9. If we want to ensure that AI does not exacerbate existing power imbalances, it must be made more accessible. How can we redefine the story of AI? How can we de-mystify AI in order to restructure the asymmetry of power?

Research and Action Ideas

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Marc Surman, Executive Director of the Mozilla Foundation, presents a case study on the need to build data commons, data coops, and a large-scale AI & Inclusion social movement.
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ITS director Ronaldo Lemos speaks at the public event on possible future trajectories of Artificial Intelligence.
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The Education & Learning breakout group convenes in the courtyard of the Museum of Tomorrow.

Building the Developer Community and Addressing the Funding Gap

The problem isn’t only AI technology or access to such technology. Participants also discussed the need to improve education in several ways in order to provide fresh ranks of AI developers who are diverse, technically savvy, and mindful of local needs. For example, Kathleen Siminyu, a data scientist at Africa’s Talking, a Kenyan company that provides web APIs that developers can use to access telecommunications functions, explained that girls in Kenya are frequently told to pursue higher education in languages rather than engineering, and often go through high school without ever taking physics or other prerequisites for college engineering degrees.

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Chinmayi Arun, research director at the Center for Communication Governance and assistant professor of law at National Law University in Delhi, moderates the deep dive plenary session on advancing equality in the Global South on Day 1 of the symposium.

Next Steps

As the symposium drew to a close, participants were encouraged to identify actionable next steps. Cluster groups — consisting of about 10 participants each who met each day for small group discussions — highlighted the need to start mapping conferences and key players related to AI and inclusion, particularly those coming from the Global South. The symposium provided a rich set of research questions and action items that could expand existing networks and inspire new collaborations. Urs Gasser, who as executive director of the Berkman Klein Center co-led the international team that organized the conference , called attention to four key questions: (1) How do we incorporate the perspectives of those who cannot participate in AI development and dialogue? (2) What are appropriate oversight mechanisms and how can they be implemented to empower people around the world? (3) To what extent should we be looking for technical solutions for social problems? (4) When it comes to inclusion, do we prioritize an individual or ecosystem-driven approach? Gasser has previously written on the role of law in AI.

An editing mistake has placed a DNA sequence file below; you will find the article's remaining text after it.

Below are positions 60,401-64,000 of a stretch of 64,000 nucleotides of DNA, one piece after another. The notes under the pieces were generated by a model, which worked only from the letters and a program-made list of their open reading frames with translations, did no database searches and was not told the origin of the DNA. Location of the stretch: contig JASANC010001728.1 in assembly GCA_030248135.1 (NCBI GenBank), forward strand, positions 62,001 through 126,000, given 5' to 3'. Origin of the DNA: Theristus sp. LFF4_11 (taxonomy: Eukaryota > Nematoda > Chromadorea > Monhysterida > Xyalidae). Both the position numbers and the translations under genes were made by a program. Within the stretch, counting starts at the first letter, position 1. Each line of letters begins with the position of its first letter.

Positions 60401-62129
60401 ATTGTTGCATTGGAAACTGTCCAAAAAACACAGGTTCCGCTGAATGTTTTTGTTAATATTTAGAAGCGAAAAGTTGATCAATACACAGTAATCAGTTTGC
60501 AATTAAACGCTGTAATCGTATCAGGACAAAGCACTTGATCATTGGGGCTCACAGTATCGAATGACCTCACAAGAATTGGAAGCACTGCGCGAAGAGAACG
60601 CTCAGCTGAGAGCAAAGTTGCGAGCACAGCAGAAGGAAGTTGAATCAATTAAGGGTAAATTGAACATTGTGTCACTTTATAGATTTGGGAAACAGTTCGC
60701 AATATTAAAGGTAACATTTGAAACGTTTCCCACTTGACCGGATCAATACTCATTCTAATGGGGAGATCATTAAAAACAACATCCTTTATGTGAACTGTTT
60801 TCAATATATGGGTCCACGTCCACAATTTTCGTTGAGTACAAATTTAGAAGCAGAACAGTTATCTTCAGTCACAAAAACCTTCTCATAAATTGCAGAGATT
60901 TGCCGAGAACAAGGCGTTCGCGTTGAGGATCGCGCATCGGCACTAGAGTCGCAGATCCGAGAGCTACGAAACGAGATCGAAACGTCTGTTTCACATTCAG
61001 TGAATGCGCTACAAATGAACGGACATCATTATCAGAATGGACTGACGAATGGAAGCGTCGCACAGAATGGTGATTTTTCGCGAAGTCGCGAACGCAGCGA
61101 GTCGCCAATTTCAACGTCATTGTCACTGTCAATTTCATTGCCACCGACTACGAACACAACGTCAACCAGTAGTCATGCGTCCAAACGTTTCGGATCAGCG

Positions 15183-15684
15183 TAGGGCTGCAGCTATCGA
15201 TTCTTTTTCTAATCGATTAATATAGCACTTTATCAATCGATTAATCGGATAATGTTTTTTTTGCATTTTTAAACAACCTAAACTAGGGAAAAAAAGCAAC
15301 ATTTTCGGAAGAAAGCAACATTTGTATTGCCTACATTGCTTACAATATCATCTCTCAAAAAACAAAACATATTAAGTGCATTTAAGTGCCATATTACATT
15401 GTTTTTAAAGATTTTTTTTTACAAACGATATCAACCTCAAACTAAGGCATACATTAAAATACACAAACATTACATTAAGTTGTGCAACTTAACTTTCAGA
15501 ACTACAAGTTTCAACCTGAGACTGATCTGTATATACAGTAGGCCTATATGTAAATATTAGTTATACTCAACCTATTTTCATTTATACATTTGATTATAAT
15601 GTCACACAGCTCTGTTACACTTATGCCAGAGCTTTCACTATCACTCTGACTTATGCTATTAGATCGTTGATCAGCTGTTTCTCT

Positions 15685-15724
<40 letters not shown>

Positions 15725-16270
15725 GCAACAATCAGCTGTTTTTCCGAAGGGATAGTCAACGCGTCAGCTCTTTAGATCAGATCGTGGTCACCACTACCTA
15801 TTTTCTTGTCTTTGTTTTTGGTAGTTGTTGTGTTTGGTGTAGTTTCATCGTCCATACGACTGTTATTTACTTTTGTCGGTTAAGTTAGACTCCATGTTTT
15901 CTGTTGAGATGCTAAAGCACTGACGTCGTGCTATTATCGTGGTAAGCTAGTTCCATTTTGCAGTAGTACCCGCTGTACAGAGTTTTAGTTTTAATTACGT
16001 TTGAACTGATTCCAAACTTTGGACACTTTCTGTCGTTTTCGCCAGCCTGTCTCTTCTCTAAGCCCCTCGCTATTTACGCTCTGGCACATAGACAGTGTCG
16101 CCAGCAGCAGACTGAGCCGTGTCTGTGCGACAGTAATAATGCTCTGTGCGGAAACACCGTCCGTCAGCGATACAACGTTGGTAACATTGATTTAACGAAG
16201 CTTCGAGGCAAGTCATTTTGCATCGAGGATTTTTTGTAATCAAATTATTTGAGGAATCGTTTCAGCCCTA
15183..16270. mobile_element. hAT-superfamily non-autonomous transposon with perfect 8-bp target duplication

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Colin Maclay, Executive Director for the USC Annenberg Innovation Lab, moderates the “report back” session where small group moderators shared 2–3 key findings from their sessions.
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The ITS Rio and Berkman Klein Center organizers join together on stage during the final remarks to close out a successful event.

Berkman Klein Center Collection

Insights from the Berkman Klein community about how…

Berkman Klein Center

Written by

The Berkman Klein Center for Internet & Society at Harvard University was founded to explore cyberspace, share in its study, and help pioneer its development.

Berkman Klein Center Collection

Insights from the Berkman Klein community about how technology affects our lives (Opinions expressed reflect the beliefs of individual authors and not the Berkman Klein Center as an institution.)

Berkman Klein Center

Written by

The Berkman Klein Center for Internet & Society at Harvard University was founded to explore cyberspace, share in its study, and help pioneer its development.

Berkman Klein Center Collection

Insights from the Berkman Klein community about how technology affects our lives (Opinions expressed reflect the beliefs of individual authors and not the Berkman Klein Center as an institution.)